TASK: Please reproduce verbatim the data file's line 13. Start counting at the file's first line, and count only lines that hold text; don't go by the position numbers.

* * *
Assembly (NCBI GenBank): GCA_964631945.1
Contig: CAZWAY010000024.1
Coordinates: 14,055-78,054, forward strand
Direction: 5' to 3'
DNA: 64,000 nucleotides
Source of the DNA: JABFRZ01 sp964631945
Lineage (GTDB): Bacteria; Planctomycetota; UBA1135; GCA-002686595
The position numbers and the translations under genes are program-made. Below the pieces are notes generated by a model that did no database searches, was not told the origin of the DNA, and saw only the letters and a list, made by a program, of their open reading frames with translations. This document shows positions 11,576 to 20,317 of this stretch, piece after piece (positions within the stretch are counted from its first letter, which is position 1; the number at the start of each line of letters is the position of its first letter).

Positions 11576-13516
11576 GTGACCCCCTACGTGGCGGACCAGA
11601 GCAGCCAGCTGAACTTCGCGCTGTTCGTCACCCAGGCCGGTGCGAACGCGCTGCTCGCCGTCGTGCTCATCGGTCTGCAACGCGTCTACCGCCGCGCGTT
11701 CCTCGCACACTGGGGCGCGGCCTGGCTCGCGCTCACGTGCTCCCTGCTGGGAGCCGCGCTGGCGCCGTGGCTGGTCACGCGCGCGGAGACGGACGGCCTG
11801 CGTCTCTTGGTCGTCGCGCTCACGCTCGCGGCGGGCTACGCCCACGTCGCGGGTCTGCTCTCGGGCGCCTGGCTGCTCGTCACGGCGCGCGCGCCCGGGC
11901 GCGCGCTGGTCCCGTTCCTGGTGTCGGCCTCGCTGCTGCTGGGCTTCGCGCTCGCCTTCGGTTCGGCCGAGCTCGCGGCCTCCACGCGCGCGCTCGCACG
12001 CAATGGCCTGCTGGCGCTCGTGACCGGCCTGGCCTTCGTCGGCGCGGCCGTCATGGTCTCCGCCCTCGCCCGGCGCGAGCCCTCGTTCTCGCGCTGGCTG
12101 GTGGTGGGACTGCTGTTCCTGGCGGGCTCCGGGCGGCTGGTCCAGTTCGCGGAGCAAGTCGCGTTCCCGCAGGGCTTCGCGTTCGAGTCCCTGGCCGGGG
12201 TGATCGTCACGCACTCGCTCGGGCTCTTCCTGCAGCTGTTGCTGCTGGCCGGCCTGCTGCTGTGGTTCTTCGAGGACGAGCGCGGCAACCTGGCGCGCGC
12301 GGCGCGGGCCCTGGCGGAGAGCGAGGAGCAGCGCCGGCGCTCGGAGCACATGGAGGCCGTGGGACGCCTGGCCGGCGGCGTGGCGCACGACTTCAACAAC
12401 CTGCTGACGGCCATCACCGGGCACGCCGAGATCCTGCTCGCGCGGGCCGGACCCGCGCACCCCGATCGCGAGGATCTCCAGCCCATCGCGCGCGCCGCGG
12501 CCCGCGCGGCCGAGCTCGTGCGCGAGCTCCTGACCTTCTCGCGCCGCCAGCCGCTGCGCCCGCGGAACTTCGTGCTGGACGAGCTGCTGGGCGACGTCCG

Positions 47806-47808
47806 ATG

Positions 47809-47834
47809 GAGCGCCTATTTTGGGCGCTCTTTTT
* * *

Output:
11801 CGTCTCTTGGTCGTCGCGCTCACGCTCGCGGCGGGCTACGCCCACGTCGCGGGTCTGCTCTCGGGCGCCTGGCTGCTCGTCACGGCGCGCGCGCCCGGGC